Psychological features in persons at risk for familial Alzheimer's disease
Department of Neurology
Adult; Alzheimer Disease; Anxiety Disorders; Depressive Disorder; Female; Genetic Predisposition to Disease; Humans; Male; Middle Aged; Personality Inventory; Probability; *Sick Role
Neurology | Neuroscience and Neurobiology
Persons at risk for inherited neurodegenerative diseases may experience symptoms of anxiety and depression because of concern over the possibility of developing the disease in the future. The purpose of this study was to assess psychological and emotional symptoms in persons at the age of risk for developing early-onset familial Alzheimer's disease (FAD). Their responses on a psychiatric rating scale (SCL-90-R) were compared with four groups: patients with mild FAD; head injury patients; patients with clinically diagnosed depression; and healthy control subjects. Mean scores of the at-risk FAD group were not statistically different than those of the controls. In contrast, the head injury and depressed groups had significantly elevated scores across the clinical scales. These results suggest that depression and anxiety are not prominent features in persons at genetic risk for early-onset familial Alzheimer's disease. Similar results have been found in studies of persons at risk for developing Huntington's disease, another autosomal dominant neurodegenerative disease.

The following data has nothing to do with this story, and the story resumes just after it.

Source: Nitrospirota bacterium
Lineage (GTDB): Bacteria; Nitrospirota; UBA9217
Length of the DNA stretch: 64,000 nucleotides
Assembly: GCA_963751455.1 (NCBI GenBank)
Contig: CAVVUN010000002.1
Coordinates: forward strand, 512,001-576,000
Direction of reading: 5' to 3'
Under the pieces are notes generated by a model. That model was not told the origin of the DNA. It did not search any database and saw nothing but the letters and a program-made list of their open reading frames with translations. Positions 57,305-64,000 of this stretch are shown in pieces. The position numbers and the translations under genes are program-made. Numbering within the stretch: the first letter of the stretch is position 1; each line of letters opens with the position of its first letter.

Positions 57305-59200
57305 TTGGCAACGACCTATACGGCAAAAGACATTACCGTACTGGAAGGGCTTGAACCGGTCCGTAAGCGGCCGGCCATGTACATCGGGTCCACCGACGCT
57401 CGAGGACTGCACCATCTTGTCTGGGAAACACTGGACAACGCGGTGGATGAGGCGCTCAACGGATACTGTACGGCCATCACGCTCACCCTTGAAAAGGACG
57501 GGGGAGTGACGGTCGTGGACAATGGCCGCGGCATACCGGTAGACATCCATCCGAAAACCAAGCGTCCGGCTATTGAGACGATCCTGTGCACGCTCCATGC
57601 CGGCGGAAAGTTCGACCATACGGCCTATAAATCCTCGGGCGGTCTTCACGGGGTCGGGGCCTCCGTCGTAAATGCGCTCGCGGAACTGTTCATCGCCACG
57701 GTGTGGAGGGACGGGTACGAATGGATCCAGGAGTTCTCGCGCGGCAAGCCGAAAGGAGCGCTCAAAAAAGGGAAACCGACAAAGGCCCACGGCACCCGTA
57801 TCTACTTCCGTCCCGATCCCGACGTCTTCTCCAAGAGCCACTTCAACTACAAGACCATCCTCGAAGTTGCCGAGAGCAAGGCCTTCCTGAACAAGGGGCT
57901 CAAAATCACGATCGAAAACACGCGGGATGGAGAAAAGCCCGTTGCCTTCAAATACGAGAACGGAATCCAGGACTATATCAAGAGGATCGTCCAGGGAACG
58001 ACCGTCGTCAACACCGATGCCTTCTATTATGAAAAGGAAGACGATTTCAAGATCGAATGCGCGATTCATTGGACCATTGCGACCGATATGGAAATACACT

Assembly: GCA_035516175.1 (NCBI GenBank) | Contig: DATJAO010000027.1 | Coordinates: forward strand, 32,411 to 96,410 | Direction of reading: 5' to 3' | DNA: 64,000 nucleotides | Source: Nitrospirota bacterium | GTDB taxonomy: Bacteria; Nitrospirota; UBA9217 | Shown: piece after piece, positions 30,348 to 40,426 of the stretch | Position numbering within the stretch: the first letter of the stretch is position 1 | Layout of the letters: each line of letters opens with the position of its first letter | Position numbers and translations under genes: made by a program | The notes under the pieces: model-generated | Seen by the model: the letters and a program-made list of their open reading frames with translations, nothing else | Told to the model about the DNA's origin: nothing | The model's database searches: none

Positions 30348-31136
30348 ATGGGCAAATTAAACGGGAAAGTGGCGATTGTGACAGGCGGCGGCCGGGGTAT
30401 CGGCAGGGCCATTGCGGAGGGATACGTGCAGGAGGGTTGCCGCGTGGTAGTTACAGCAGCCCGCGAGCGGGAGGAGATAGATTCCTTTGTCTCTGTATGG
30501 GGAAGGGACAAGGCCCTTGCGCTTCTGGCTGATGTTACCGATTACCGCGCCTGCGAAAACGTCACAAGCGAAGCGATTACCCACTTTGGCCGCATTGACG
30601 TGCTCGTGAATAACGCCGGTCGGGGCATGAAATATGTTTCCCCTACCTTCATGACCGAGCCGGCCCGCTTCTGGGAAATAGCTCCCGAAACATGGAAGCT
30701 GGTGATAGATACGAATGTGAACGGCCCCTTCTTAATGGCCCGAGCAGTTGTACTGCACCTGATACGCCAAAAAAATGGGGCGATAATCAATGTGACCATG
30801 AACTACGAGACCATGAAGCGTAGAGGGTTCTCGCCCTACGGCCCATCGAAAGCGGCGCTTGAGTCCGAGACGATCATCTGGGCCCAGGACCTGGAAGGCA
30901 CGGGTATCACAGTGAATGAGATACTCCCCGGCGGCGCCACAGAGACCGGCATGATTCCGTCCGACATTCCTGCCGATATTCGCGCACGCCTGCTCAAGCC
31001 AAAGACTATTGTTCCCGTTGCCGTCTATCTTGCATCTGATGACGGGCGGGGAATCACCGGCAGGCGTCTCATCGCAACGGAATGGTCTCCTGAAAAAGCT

Am J Alzheimers Dis Other Demen. 2001 May-Jun;16(3):157-62.
American journal of Alzheimer's disease and other dementias
Swearer JM, O'Donnell BF, Parker M, Kane KJ, Drachman DA. (2001). Psychological features in persons at risk for familial Alzheimer's disease. Neurology Publications. Retrieved from https://escholarship.umassmed.edu/neuro_pp/316